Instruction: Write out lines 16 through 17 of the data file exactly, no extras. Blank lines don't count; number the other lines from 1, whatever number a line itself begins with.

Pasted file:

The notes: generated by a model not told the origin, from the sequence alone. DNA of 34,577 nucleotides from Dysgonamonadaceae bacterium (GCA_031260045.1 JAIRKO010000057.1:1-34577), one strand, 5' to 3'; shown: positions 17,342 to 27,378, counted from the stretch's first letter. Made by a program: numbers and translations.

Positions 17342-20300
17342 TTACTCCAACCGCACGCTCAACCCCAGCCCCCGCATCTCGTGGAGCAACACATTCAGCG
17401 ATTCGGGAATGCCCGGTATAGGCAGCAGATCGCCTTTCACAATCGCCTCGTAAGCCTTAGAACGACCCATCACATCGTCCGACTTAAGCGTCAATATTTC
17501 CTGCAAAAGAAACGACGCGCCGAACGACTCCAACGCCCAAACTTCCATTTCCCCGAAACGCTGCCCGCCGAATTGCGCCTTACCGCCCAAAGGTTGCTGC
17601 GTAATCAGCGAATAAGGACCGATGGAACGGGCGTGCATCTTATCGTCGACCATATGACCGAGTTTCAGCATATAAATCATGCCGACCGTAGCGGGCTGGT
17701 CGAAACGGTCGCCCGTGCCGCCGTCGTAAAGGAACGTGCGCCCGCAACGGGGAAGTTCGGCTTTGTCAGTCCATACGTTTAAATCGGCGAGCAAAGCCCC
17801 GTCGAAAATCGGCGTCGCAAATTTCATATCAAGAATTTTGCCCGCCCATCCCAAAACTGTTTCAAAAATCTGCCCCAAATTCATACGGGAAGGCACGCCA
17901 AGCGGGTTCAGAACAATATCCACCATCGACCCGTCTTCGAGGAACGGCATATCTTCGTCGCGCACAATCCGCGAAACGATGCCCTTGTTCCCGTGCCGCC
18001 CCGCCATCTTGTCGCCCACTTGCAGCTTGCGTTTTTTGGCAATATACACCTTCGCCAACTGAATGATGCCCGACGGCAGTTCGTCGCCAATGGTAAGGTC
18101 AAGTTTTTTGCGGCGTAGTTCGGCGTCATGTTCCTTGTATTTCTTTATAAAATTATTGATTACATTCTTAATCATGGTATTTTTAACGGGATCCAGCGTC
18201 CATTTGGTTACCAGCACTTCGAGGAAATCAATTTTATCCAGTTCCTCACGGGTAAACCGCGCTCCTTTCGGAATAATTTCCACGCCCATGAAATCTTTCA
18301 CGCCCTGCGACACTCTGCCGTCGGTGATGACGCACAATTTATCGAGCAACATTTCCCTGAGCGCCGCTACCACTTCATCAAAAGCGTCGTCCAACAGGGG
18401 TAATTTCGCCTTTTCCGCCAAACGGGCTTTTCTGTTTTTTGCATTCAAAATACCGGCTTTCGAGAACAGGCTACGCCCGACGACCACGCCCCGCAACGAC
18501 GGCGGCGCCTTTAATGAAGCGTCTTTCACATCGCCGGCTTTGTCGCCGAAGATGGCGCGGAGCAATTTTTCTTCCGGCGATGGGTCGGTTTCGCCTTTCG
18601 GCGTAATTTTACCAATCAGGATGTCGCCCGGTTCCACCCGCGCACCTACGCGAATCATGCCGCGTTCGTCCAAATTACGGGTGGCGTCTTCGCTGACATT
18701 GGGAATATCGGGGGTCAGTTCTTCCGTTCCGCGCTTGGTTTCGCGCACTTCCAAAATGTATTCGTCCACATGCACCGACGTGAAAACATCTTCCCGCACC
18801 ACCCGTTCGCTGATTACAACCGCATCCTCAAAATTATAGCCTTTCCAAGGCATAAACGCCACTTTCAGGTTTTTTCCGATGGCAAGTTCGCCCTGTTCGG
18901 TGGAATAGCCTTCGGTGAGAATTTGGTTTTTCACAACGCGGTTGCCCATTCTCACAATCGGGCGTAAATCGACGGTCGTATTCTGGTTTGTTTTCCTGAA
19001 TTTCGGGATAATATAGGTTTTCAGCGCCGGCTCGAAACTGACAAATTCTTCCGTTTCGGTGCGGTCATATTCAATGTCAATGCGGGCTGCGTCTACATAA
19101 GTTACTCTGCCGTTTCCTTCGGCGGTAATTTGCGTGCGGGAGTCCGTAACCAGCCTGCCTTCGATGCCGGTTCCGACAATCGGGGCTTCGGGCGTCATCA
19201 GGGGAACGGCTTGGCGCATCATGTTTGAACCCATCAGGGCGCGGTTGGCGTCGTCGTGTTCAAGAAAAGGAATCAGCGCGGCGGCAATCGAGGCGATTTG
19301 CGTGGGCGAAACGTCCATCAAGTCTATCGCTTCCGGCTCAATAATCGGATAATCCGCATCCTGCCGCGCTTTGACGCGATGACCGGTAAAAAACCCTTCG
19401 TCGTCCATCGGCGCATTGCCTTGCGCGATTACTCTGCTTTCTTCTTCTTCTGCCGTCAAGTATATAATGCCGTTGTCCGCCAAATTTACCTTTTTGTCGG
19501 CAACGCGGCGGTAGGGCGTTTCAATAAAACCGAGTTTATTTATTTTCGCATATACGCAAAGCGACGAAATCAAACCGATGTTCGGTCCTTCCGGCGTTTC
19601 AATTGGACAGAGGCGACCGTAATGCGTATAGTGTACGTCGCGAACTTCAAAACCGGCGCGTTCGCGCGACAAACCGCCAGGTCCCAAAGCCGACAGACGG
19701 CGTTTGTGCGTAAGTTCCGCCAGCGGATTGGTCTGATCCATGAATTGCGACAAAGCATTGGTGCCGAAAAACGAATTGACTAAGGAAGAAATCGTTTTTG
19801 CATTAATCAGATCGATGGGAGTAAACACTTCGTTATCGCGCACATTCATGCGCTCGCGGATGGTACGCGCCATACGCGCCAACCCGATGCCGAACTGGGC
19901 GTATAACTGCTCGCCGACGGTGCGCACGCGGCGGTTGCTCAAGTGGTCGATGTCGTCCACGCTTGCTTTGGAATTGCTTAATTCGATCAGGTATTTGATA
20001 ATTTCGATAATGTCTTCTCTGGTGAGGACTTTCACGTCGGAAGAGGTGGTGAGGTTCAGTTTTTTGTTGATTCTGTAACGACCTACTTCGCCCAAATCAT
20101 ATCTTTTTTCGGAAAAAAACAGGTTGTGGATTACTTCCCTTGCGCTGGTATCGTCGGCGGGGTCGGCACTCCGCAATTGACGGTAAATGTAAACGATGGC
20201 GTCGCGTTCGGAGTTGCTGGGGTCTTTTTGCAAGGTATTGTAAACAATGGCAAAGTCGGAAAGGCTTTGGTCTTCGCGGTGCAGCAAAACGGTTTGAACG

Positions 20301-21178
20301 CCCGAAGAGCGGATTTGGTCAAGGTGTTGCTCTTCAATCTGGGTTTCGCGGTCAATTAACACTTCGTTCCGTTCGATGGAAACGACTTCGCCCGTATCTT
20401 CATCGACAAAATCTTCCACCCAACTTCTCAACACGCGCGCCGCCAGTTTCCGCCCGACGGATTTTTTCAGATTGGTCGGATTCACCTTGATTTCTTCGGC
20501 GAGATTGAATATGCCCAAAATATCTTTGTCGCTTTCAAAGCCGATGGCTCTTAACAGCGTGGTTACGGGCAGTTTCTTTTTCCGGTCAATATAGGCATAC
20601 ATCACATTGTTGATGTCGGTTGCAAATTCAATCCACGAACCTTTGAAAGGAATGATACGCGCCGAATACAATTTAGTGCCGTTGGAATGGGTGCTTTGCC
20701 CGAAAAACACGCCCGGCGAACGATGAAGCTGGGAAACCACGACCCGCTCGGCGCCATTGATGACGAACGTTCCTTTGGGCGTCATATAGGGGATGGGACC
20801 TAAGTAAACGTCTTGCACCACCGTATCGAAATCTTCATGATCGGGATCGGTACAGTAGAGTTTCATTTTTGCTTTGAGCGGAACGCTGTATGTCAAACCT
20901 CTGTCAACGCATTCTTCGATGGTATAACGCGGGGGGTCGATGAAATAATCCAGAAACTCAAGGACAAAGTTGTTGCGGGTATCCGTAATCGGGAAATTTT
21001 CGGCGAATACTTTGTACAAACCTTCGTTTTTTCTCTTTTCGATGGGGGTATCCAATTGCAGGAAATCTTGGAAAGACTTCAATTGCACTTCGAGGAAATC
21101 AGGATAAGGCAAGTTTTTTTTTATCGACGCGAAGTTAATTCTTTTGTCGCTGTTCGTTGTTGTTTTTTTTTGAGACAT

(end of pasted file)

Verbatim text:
18601 GCGTAATTTTACCAATCAGGATGTCGCCCGGTTCCACCCGCGCACCTACGCGAATCATGCCGCGTTCGTCCAAATTACGGGTGGCGTCTTCGCTGACATT
18701 GGGAATATCGGGGGTCAGTTCTTCCGTTCCGCGCTTGGTTTCGCGCACTTCCAAAATGTATTCGTCCACATGCACCGACGTGAAAACATCTTCCCGCACC